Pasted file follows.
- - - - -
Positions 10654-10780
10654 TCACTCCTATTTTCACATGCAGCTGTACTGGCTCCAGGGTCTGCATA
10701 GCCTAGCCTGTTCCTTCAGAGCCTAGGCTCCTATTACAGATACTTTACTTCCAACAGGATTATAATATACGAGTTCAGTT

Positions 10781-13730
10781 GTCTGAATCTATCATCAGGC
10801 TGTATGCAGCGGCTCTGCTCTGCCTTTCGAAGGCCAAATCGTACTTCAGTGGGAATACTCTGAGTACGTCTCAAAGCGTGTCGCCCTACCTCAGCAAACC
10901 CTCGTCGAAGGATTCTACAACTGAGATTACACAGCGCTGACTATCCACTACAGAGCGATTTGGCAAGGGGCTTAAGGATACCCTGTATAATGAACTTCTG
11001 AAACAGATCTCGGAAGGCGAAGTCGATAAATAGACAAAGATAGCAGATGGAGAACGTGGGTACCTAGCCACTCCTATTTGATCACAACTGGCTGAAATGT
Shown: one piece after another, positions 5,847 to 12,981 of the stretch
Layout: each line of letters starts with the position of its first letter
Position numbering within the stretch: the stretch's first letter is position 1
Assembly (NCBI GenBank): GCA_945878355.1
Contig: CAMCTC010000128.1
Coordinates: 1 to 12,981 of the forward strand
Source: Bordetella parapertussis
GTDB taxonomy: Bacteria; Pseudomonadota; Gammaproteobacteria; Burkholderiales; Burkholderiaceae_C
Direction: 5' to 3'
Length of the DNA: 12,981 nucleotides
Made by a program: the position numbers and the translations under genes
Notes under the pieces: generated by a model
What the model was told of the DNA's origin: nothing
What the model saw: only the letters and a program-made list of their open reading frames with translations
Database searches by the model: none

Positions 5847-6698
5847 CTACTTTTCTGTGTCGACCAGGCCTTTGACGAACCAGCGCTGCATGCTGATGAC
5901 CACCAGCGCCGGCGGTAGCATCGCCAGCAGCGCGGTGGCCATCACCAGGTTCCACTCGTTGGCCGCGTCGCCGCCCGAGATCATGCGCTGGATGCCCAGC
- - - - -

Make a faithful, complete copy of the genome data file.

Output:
Positions 10654-10780
10654 TCACTCCTATTTTCACATGCAGCTGTACTGGCTCCAGGGTCTGCATA
10701 GCCTAGCCTGTTCCTTCAGAGCCTAGGCTCCTATTACAGATACTTTACTTCCAACAGGATTATAATATACGAGTTCAGTT

Positions 10781-13730
10781 GTCTGAATCTATCATCAGGC
10801 TGTATGCAGCGGCTCTGCTCTGCCTTTCGAAGGCCAAATCGTACTTCAGTGGGAATACTCTGAGTACGTCTCAAAGCGTGTCGCCCTACCTCAGCAAACC
10901 CTCGTCGAAGGATTCTACAACTGAGATTACACAGCGCTGACTATCCACTACAGAGCGATTTGGCAAGGGGCTTAAGGATACCCTGTATAATGAACTTCTG
11001 AAACAGATCTCGGAAGGCGAAGTCGATAAATAGACAAAGATAGCAGATGGAGAACGTGGGTACCTAGCCACTCCTATTTGATCACAACTGGCTGAAATGT
Shown: one piece after another, positions 5,847 to 12,981 of the stretch
Layout: each line of letters starts with the position of its first letter
Position numbering within the stretch: the stretch's first letter is position 1
Assembly (NCBI GenBank): GCA_945878355.1
Contig: CAMCTC010000128.1
Coordinates: 1 to 12,981 of the forward strand
Source: Bordetella parapertussis
GTDB taxonomy: Bacteria; Pseudomonadota; Gammaproteobacteria; Burkholderiales; Burkholderiaceae_C
Direction: 5' to 3'
Length of the DNA: 12,981 nucleotides
Made by a program: the position numbers and the translations under genes
Notes under the pieces: generated by a model
What the model was told of the DNA's origin: nothing
What the model saw: only the letters and a program-made list of their open reading frames with translations
Database searches by the model: none

Positions 5847-6698
5847 CTACTTTTCTGTGTCGACCAGGCCTTTGACGAACCAGCGCTGCATGCTGATGAC
5901 CACCAGCGCCGGCGGTAGCATCGCCAGCAGCGCGGTGGCCATCACCAGGTTCCACTCGTTGGCCGCGTCGCCGCCCGAGATCATGCGCTGGATGCCCAGC